• Continued shortages of ZWL cash are likely to result in continued high charges being imposed on non-cash ZWL payments using mobile money/electronic transfers, resulting in ZWL price increases on basic commodities and services. These price increases are expected to impact the purchasing power of mainly poor households in both formal and informal sectors.  
    • Fuel prices are expected to remain high but stable throughout the outlook period, contributing to the high prices of goods and services. Inflationary pressures from other non-fuel drivers like utility rates, transportation, and other production costs are expected to remain. 
    • Normal to above-normal rainfall is expected across the country through March, which is likely to support average crop production if it is well distributed across the remainder of the season. Crop recovery is expected in typical deficit-producing areas that recorded earlier dry spells. However, affected areas may record lower-than-expected yields. 
    • The 2022/23 cropped area for maize and small grains in some southern areas is likely to be below last year, though likely near-normal. The potential area reflects poor rainfall progression in some areas, as well as access challenges to crop inputs. Crop input prices are expected to remain significantly above average both in USD and ZWL.
    • Agricultural labor opportunities are expected to improve with the favorable rainfall forecast through March across the country, but liquidity challenges and the below-normal 2022 harvest will limit cash and in-kind payments. Labor opportunities and rates may also improve during the post-harvest period as some middle/better-off households use crop sale proceeds to pay in cash or in-kind. Non-agricultural labor opportunities and wage rates are expected to remain below average levels throughout the outlook period.
    • Water access and availability for livestock and other livelihoods are expected to improve across the country through the end of the rainy season. However, rivers and reservoirs in some drier parts of the country are expected to be below normal levels, negatively impacting availability and access during the dry season. 
    • Pasture conditions are expected to improve across the country, positively impacting livestock conditions. However, beyond the rainy season, pasture conditions in arid areas are likely to quickly deteriorate. Livestock disease prevalence will likely remain high due to above-average prices and limited access to drugs. Income from livestock sales will continue to be impacted by liquidity challenges, poor demand, and poor care practices that impact livestock body conditions.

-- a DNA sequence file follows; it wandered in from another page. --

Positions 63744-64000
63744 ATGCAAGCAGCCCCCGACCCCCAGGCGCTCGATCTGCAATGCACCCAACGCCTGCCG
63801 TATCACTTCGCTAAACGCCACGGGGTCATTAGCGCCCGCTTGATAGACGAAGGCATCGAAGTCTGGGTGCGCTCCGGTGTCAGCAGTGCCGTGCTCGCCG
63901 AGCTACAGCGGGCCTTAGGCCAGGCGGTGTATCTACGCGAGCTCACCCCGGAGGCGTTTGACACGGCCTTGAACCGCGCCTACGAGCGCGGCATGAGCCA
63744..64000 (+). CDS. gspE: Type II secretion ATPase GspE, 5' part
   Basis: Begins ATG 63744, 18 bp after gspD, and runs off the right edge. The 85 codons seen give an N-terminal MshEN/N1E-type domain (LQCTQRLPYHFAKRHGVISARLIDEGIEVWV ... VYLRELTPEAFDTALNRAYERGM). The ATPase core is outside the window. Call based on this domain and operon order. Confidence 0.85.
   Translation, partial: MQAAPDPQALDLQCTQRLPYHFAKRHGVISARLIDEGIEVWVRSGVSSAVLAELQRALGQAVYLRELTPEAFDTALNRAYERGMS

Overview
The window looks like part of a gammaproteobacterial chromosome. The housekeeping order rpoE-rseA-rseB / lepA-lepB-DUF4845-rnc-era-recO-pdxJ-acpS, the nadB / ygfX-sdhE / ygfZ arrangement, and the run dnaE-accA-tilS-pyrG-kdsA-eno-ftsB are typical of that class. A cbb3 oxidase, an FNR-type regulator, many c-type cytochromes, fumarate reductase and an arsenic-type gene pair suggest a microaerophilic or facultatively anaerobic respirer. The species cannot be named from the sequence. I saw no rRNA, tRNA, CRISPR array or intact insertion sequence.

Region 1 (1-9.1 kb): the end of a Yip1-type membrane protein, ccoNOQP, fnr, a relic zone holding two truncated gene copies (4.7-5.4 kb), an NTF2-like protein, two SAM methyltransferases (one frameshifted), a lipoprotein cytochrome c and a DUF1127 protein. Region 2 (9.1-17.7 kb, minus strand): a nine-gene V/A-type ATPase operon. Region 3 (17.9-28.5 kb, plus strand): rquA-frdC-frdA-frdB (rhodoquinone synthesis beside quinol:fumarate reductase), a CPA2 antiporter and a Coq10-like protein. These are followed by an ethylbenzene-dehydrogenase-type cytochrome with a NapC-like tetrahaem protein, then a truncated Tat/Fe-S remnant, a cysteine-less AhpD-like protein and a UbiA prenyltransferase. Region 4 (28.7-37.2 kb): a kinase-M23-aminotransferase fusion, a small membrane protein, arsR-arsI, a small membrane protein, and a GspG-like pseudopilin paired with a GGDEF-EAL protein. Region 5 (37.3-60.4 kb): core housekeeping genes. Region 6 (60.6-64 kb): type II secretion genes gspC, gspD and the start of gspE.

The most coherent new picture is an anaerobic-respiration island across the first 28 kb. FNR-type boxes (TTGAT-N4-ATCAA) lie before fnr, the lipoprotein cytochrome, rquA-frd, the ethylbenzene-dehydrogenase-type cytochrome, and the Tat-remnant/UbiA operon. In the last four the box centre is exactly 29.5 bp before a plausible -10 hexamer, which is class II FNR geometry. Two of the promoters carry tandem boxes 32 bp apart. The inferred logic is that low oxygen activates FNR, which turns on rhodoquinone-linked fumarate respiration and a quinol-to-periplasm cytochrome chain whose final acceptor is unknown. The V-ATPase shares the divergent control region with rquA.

• Although formal inflows of remittances have continued to be above average at the national level, both cash and in-kind remittances to poorer households through formal and informal channels will remain below average due to macroeconomic impacts locally, unstable livelihoods for some migrants in South Africa, and an increase in returnees as uncertainty remains over work permits. Returnee migrants are likely to cause additional strain on receiving households and local communities.
    • Informal cross-border trade is expected to remain below normal levels, despite some improvements following the lifting of COVID-19 restrictions in 2022.  
    • Engagement in petty trade as a livelihood and coping strategy is expected to remain above average. However, low consumer demand and increased competition will significantly constrain opportunities, and income will therefore likely remain below average.
    • Informal mining will be affected by rainfall through March in some areas, but engagement will remain high through the outlook period across the country as has been typical over the recent years.
    • Vegetable production and sale will increase after the 2023 main crop harvests as farmers focus on horticultural production. Anticipated above-normal dam levels particularly in high-rainfall northern areas are likely to promote winter and dry season crop production, enhancing incomes for engaging farmers and communities.
    • The harvesting, sale, and consumption of seasonal wild products such as fruits, wild vegetables, mushrooms, Mopane worms, and thatch grass are likely to be at normal to above normal levels in most areas during the outlook period, supported by normal to above normal rainfall. However, income will likely be below normal due to liquidity challenges.  
    • Information on humanitarian food assistance deliveries is insufficient to conduct an analysis of its likely impact. As such, food assistance is not incorporated into the analysis of projected food security outcomes. However, the distribution of humanitarian assistance from the government and WFP is expected to end after March 2023 with the start of the harvest.

    Most Likely Food Security Outcomes

    In typical deficit-producing areas, Crisis (IPC Phase 3) outcomes will likely persist through the end of the peak lean season in March. Green consumption, likely to start near the end of February in areas with early-planted crops, is likely supplementing household food consumption. As the main 2023 harvests begin in April/May, food availability and access to own-produced crops will improve consumption and food security outcomes to Stressed (IPC Phase 2). However, the high prices of goods will limit household access to non-food needs. Since the projection period from February to May is split between the peak of the lean season and the post-harvest period, FEWS NET maps reflect the worst outcomes between February and March. Almost all these areas are expected to remain Stressed (IPC Phase 2) between June and September due to improved consumption from own harvests, and increased income from some crop and livestock sales. However, a few of the districts worst affected by the dry spells in the south are expected to experience Crisis (IPC Phase 3) outcomes beginning in August/September as poor households’ very limited own-produced stocks deplete, and as access to markets will be constrained by poor income and above-normal prices.